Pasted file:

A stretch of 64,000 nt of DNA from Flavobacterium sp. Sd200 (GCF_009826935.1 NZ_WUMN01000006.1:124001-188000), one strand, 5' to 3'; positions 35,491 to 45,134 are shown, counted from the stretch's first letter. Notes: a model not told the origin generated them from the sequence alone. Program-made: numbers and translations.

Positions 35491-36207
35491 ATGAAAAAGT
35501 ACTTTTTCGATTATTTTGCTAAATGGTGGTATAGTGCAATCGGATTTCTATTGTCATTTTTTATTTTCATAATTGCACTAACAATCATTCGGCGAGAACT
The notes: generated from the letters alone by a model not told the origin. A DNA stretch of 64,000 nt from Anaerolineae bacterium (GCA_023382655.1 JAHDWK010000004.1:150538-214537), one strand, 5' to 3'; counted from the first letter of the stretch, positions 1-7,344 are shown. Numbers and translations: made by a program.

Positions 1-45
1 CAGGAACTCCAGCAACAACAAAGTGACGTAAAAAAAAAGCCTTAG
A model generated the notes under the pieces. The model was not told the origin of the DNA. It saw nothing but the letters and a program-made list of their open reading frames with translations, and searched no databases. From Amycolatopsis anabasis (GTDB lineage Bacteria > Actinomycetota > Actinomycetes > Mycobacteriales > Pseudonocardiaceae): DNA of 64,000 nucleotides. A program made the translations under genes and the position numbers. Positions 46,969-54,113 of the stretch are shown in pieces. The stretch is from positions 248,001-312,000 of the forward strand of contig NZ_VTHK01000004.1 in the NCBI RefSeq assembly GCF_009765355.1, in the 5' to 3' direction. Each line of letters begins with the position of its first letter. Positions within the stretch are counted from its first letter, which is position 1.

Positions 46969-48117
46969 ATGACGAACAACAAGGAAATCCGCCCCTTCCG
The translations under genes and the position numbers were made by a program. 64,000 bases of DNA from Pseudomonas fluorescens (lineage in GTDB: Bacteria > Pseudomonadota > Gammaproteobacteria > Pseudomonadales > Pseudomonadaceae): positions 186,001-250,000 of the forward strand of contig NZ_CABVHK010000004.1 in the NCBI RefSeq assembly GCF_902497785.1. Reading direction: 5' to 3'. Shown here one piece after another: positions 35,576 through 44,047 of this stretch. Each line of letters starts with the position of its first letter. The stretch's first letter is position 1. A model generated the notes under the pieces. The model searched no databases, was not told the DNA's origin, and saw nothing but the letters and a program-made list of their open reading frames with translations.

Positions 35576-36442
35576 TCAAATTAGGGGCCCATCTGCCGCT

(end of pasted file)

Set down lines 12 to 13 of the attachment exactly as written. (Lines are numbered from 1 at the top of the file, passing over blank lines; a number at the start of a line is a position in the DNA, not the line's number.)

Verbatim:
Positions 35576-36442
35576 TCAAATTAGGGGCCCATCTGCCGCT